1 The problem
When I run a logistic regression on infant mortality with a categorical covariate, say season, with four categories, (‘spring’, ‘summer’, ‘fall’, ‘winter’), with the following data (400 births),
deaths births season 1 50 100 spring 2 44 100 summer 3 58 100 fall 4 41 100 winter
I get this output from R, with winter as reference category:
Estimate Std. Error z value Pr(>|z|) (Intercept) -0.3640 0.2033 -1.7901 0.0734 seasonspring 0.3640 0.2852 1.2762 0.2019 seasonsummer 0.1228 0.2862 0.4290 0.6679 seasonfall 0.6867 0.2870 2.3925 0.0167
Hmm, interesting, the smallest p-value is around 1-2%. But I think I want spring as reference category when I present it.
Estimate Std. Error z value Pr(>|z|) (Intercept) 0.0000 0.2000 0.0000 1.0000 seasonwinter -0.3640 0.2852 -1.2762 0.2019 seasonsummer -0.2412 0.2839 -0.8495 0.3956 seasonfall 0.3228 0.2847 1.1338 0.2569
Oops, what happened to my small p-value?
1.1 The cause
The answer is that in each case we only reported three contrasts (pairwise comparisons), but there is a total of six contrasts. In the second case we are missing the contrast with the largest difference, ‘fall’ vs. ‘winter’.
2 The solution
Our conclusions shouldn’t depend on how we code our data, or what reference category we choose. We need the likelihood ratio test (LRT):
Single term deletions Model: cbind(deaths, births - deaths) ~ season Df Deviance AIC LRT Pr(>Chi) <none> 0.0000 28.174 season 3 6.7821 28.956 6.7821 0.07918
This result is invariant under reparametrization. If we a priori wanted to compare winter and fall, we could eliminate cases with season equal to spring or summer and get:
Estimate Std. Error z value Pr(>|z|) (Intercept) -0.3640 0.2033 -1.7901 0.0734 seasonfall 0.6867 0.2870 2.3925 0.0167
Single term deletions Model: cbind(deaths, births - deaths) ~ season Df Deviance AIC LRT Pr(>Chi) <none> 0.0000 14.065 season 1 5.8088 17.874 5.8088 0.01595
As you can see, this reduced case gives the same “Wald” p- value (= 0.0167) as the original case, while the “LRT” p-value is sligthly smaller, 0.0159.
2.2 Back to the main track: A simulation study
Back to the “real business”. I simulated situations with a categorical variable with different numbers of levels. The null situation is under investigation, and the real significance level will be compared to the nominal, which I choose to be 5%. For each No. of levels, 2, …, 12, ten thousand replicates were made of an experiment with 100 births at each level and the probability of death constantly equal to 10% (a reasonable number in nineteenth century Västerbotten). I have tried other combinations of sample sizes and true death probability, but the general conclusion does not change.
The number of levels is increasing from two to twelve, and for each I estimate the probability of finding a “significant” contrast. Since everything is done under the null hypothesis of no differences, we hope this probability to be below 5%. This is what happens:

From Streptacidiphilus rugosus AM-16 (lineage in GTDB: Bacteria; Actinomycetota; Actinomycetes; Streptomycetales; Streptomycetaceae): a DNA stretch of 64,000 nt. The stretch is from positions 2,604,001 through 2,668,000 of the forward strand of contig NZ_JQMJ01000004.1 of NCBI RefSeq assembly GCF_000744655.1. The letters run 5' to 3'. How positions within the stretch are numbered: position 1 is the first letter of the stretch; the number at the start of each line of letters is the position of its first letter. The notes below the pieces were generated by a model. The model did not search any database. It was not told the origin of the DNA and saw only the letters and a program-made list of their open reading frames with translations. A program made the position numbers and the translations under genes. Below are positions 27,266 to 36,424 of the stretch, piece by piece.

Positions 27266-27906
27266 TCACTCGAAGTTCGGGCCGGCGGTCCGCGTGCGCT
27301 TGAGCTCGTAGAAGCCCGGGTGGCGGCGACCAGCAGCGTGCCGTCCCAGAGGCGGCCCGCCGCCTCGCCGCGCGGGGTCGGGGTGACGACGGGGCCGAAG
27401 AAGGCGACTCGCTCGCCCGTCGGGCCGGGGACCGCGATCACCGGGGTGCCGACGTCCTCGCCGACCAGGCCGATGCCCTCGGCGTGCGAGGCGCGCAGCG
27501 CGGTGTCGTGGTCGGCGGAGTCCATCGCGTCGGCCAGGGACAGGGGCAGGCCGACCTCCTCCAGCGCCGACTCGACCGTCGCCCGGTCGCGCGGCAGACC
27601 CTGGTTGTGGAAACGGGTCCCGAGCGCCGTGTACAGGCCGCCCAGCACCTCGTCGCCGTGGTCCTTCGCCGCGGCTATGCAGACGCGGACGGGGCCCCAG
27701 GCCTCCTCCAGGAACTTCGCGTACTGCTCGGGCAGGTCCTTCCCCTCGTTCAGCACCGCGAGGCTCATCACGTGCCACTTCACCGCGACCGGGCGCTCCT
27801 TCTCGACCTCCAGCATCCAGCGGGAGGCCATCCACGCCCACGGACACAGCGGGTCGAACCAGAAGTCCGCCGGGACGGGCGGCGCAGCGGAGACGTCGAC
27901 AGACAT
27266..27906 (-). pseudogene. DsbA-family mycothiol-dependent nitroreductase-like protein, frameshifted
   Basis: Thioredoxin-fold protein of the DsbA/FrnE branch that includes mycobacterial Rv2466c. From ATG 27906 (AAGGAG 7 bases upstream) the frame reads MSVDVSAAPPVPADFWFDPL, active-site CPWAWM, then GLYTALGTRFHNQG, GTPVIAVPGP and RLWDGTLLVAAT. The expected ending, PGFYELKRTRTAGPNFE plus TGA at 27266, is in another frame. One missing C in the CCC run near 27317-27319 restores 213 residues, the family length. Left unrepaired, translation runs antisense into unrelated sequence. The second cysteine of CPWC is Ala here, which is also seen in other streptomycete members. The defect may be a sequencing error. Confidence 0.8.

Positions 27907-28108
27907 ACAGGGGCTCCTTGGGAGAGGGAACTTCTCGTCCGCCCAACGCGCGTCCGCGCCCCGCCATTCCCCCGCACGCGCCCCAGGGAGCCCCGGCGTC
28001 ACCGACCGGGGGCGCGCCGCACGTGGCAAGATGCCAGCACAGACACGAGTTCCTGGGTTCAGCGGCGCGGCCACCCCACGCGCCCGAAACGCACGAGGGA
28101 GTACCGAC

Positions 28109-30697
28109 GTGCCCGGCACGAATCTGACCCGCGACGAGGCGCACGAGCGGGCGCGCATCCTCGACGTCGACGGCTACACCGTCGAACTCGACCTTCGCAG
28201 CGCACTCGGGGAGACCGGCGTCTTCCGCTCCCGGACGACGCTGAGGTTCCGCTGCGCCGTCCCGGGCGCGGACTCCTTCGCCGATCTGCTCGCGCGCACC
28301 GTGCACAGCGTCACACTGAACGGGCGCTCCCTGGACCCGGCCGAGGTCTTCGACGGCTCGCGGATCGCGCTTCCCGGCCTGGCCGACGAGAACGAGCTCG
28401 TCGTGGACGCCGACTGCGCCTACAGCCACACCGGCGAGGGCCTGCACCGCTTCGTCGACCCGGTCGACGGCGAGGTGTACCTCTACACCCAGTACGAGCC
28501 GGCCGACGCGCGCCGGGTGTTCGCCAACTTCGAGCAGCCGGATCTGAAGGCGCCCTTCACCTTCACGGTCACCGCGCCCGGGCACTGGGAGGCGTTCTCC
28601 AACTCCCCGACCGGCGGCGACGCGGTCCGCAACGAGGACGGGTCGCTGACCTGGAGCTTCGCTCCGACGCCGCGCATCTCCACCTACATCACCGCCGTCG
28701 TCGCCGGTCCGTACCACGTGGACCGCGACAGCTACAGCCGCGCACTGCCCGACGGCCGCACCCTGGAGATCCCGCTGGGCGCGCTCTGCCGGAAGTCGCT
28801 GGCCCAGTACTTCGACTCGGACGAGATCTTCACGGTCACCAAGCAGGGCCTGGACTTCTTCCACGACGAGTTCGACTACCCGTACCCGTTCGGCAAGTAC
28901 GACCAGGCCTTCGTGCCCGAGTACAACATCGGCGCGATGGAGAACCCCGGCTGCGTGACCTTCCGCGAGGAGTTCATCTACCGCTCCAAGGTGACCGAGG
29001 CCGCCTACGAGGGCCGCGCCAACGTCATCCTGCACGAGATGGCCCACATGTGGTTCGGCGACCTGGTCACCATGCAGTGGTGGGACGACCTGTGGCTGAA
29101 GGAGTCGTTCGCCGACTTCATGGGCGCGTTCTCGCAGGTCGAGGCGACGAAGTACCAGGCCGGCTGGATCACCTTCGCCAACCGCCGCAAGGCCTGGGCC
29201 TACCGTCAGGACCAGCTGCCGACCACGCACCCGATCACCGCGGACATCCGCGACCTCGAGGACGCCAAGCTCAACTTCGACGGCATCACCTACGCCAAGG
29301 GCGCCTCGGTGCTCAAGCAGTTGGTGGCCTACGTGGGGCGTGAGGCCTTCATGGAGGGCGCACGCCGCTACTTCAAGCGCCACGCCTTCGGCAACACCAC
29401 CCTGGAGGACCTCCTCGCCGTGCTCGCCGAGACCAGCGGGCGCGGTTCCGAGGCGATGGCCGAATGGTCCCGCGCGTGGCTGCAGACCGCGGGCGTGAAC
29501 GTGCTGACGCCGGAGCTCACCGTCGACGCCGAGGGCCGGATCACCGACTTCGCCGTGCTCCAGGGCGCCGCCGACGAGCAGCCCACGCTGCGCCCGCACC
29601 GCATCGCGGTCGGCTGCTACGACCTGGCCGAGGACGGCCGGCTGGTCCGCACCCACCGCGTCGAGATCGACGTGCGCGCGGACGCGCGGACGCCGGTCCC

The blue line shows the overall (LRT) rejection probability as a function of the number of levels, and it stays almost constant at 0.05, as it should. The red line (with uniform 95% confidence limits) shows the probability of at least one “significant” contrast as a function of the number of levels, and it is OK for two levels, but then it quickly goes wild. We do no want to use a rule that has a 60% probability of Type 1 error (11 levels), do we?
The correct procedure is to first look at the overall (LRT) p-value, and only if that is small enough, go on and examine contrasts, but concentrate on the effect sizes rather than (exaggerated) p-values. Formal procedures for doing this have been around for almost a century, so study the old masters (Fisher 1932; Holm 1979; Broström 1981, 1998).
The (simple) Holm procedure can be described as follows: For n null hypotheses, calculate the traditional p-values and order them in increasing order. Then start with the smallest: if it is larger than 0.05/n, forget the whole thing. If it is smaller, reject the corresponding hypothesis and go on to the next ordered p-value and compare it with 0.05/(n-1): reject if smaller, otherwise forget this and the remaining hypotheses. And so on, until a p-value is too large. Note that for each rejection, the limit is made slightly larger. This is the improvement (more power) over the classical Bonferroni procedure that Holm (1979) introduced and Broström (1981) extended to subset selection procedures (Sture Holm was my thesis supervisor 1978-79).
Finally some bad(?) news: This problem with multiple testing applies to all situations where more than one p-value is wanted, not only the case with one categorical covariate with many levels. There are two practical approaches to take: (i) Follow Holm’s rule as desribed above, or (ii) Regard p-values as ordinary statistics (they are), and give no probability interpretations to them, essentially, skip the stars. Do not test hypotheses about contrasts, satisfy yourself with the LRT tests. Ignoring these rules leads sooner or later to the territory where scientific fraud lingers. Most important is to have a research protocol, written before looking at data, stating exactly which hypotheses you want to test.
And, by all means, do not forget the subject matter significance.
Broström, G. 1981. “On Sequentially Rejective Subset Selection Procedures.” Communications in Statistics—Theory and Methods A10: 203–21.
———. 1998. “A Modification of Fisher’s Omnibus Test.” Communications in Statistics—Theory and Methods 27: 2663–74.
Fisher, R. A. 1932. Statistical Methods for Research Workers. Edinburgh: Oliver & Boyd.
Hauk, W. W., and A. Donner. 1977. “Wald’s Test as Applied to Hypotheses in Logit Analysis.” Journal of the American Statistical Association 72: 851–53.
Holm, S. 1979. “A Simple Sequentially Rejective Multiple Test Procedure.” Scandinavian Journal of Statistics 6: 65–70.